Diagram of Protected Audience's waterfall mediation flow
Figure 3. Waterfall mediation with the Protected Audience API.

The preceding diagram represents an example of a waterfall mediation algorithm that a mediation SDK can implement, but without the ability for the first-party ad network to optimize. The Protected Audience API supports first-party ad network optimization by allowing chaining of ad selection workflows and reporting winning impressions.

AdSelection outcome

The return type of selectAds() is an AdSelectionOutcome object. AdSelectionOutcome contains the render URI of the winning ad and an AdSelectionId, which is an opaque integer that identifies the winning line item's ad creative.

AdSelectionOutcome {
  Uri renderUri;
  Long AdSelectionId;

AdSelectionId acts like a pointer to the AdSelectionOutcome. Today, AdSelectionId is passed into the reportResult() method as the ReportImpressionInput parameter to help identify the correct ads that the reportWin() and reportResult() methods are invoked upon.

Chain ad selections proposal

We propose to overload selectAds() with AdSelectionFromOutcomesConfig.

val config = AdSelectionFromOutcomesConfig.Builder()
        .setSelectionSignals({"bid_floor": bidFloorOfNextNetworkInline})

This allows the mediation SDK to compare its winner ad's bid to the next-inline network's bid floor.

Example 1:

Example 2:

Report winning impressions

If there is a winner from selectAds(AdSelectionFromOutcomes) then that ad wins the mediation. Then reportImpression is called with the ad selection ID of the winning ad from selectAds(AdSelectionFromOutcomes) and the corresponding AdSelectionConfig.

If the winner is returned from a selectAds(AdSelectionConfig) for any of the networks, then reportImpression is called with the ad selection ID and config from that call.

Run waterfall mediation

Here is the order of operations for running through the waterfall mediation process.

  1. Run 1st party ad selection.
  2. Iterate over the mediation chain. For each 3rd party network, do the following:
    1. Build AdSelectionFromOutcomeConfig, including the 1st party outcomeId and the 3rd party SDK's bid floor
    2. Call selectAds() with the config from the previous step.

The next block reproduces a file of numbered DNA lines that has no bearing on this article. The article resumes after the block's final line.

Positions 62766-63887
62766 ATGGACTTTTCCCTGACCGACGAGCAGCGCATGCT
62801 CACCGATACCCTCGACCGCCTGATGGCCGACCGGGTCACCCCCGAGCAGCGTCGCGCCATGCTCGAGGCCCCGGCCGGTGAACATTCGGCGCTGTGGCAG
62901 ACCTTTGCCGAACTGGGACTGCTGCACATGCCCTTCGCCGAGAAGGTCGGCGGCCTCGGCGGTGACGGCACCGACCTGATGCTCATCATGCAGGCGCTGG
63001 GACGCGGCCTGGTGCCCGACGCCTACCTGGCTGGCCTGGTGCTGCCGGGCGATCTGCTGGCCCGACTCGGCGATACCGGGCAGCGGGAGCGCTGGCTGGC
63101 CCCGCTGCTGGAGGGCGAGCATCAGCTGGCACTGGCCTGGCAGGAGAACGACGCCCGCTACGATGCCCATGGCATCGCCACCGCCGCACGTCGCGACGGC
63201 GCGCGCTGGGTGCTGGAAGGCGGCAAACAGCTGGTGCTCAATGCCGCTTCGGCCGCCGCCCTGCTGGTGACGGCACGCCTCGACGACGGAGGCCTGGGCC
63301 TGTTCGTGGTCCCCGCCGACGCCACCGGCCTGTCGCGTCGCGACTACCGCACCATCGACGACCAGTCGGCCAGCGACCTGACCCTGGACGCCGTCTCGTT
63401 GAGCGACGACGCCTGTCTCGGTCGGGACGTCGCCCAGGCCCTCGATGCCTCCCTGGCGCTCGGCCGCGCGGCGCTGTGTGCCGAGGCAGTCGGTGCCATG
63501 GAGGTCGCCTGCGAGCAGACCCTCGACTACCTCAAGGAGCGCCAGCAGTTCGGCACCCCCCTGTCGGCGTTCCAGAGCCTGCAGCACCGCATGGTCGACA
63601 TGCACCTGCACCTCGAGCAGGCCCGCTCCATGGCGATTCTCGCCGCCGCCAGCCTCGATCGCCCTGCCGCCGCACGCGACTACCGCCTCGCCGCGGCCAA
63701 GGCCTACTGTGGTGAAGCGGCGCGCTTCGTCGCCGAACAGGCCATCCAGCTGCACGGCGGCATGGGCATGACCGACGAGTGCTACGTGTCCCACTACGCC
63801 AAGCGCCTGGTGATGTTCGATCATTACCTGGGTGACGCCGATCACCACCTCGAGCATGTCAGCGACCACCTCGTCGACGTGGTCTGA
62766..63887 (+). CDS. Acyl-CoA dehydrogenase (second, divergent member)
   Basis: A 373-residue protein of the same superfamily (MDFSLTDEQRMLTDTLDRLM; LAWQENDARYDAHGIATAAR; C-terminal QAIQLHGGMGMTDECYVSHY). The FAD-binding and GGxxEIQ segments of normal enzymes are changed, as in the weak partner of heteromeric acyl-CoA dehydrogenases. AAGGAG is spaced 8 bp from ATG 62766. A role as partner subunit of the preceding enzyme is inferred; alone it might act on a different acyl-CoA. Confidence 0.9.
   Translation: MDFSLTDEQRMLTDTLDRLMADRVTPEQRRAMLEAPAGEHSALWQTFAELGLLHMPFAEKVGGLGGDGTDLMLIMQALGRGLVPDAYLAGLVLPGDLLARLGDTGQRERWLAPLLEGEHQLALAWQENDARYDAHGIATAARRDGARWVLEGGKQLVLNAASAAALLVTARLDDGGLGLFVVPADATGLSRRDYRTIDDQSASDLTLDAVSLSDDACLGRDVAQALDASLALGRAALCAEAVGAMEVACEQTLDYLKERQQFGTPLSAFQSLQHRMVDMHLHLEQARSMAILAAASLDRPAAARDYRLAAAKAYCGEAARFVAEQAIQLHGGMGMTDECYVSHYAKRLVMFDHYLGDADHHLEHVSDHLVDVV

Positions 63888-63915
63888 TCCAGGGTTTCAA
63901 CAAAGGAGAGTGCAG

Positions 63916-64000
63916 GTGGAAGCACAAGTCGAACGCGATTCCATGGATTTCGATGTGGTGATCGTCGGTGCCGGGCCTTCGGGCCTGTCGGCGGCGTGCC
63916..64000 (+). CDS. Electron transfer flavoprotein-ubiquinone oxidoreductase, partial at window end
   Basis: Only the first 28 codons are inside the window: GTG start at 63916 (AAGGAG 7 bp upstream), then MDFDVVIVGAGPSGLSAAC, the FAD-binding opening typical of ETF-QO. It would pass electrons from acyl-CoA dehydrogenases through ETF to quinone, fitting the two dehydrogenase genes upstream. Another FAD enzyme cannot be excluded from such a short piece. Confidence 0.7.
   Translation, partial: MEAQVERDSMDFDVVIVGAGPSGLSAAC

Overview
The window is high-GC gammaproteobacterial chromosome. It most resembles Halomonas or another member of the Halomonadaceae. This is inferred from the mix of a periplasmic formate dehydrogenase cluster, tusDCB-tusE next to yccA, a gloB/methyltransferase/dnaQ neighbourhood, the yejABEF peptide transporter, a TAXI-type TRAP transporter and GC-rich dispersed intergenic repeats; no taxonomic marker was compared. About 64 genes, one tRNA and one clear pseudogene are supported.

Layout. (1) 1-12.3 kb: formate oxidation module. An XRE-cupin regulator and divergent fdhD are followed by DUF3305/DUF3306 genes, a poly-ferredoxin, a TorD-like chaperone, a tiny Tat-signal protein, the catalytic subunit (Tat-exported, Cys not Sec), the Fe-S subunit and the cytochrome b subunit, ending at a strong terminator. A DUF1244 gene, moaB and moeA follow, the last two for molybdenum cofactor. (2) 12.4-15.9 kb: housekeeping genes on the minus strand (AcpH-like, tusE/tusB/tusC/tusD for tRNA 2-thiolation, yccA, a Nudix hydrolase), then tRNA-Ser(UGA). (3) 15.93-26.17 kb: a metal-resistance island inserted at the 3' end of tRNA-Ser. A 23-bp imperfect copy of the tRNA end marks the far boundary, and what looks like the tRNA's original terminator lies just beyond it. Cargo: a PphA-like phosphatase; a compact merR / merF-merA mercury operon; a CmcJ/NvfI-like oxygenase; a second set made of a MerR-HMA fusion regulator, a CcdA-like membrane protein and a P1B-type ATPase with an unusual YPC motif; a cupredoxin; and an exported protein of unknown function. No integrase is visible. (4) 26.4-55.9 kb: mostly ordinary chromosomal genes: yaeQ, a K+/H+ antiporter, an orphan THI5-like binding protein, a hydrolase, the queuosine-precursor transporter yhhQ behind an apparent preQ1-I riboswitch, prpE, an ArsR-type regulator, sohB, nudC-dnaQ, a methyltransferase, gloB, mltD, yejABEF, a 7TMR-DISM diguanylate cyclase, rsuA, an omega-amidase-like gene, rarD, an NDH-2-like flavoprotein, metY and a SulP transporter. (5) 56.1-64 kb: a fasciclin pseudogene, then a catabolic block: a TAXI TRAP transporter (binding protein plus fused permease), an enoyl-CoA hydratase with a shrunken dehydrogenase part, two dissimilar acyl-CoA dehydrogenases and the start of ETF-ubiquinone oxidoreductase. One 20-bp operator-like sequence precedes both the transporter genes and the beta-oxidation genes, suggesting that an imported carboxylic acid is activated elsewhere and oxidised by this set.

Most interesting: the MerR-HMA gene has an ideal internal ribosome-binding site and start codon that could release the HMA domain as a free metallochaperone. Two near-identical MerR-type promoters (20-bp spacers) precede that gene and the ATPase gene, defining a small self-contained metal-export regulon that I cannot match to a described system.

3. If the result is not empty, return the ad.
    4. Call the current SDK network adapter's selectAds() method. If the result is not empty, return the ad.
  3. If no winner is found from the chain, return the 1st party ad.

Best practices

Run contextual auctions before first-party optimization

Remarketing demand can generate high bids that can yield winning outcomes in a mediation chain. Truncation is a process that is often used to enable first-party optimization by refining the remarketing audience list.

The Protected Audience API's remarketing demand is only available client-side with Protected Audience auctions. This can make it challenging to enable first-party optimization on the server side. To mitigate issues with first-party optimization, run the contextual auction first, and then perform first-party optimization based on the winning ad result as described earlier on this page.

Keep your on-device mediation chains small

For optimal performance, on-device mediation chains should be kept small. The compute cost for on-device execution may be linear at the number of auctions evaluated as part of the mediation chain. In other words, more nodes leads to more computational cycle requirements and increased latency. Consider the impact of latency on revenue when you pass nodes to on-device mediation evaluation.

Additional considerations

The Protected Audience API doesn't offer a comprehensive solution for mediation of multiple ad slots. Each ad slot must be processed independently.

The Protected Audience Mediation API supports waterfall mediation and limited programmatic mediation. More details on supporting additional programmatic mediation use cases will be shared in the future.

Since Protected Audience ad selection runs after contextual ads are fetched, invoking the Protected Audience API may impact the end-to-end latency of ad requests.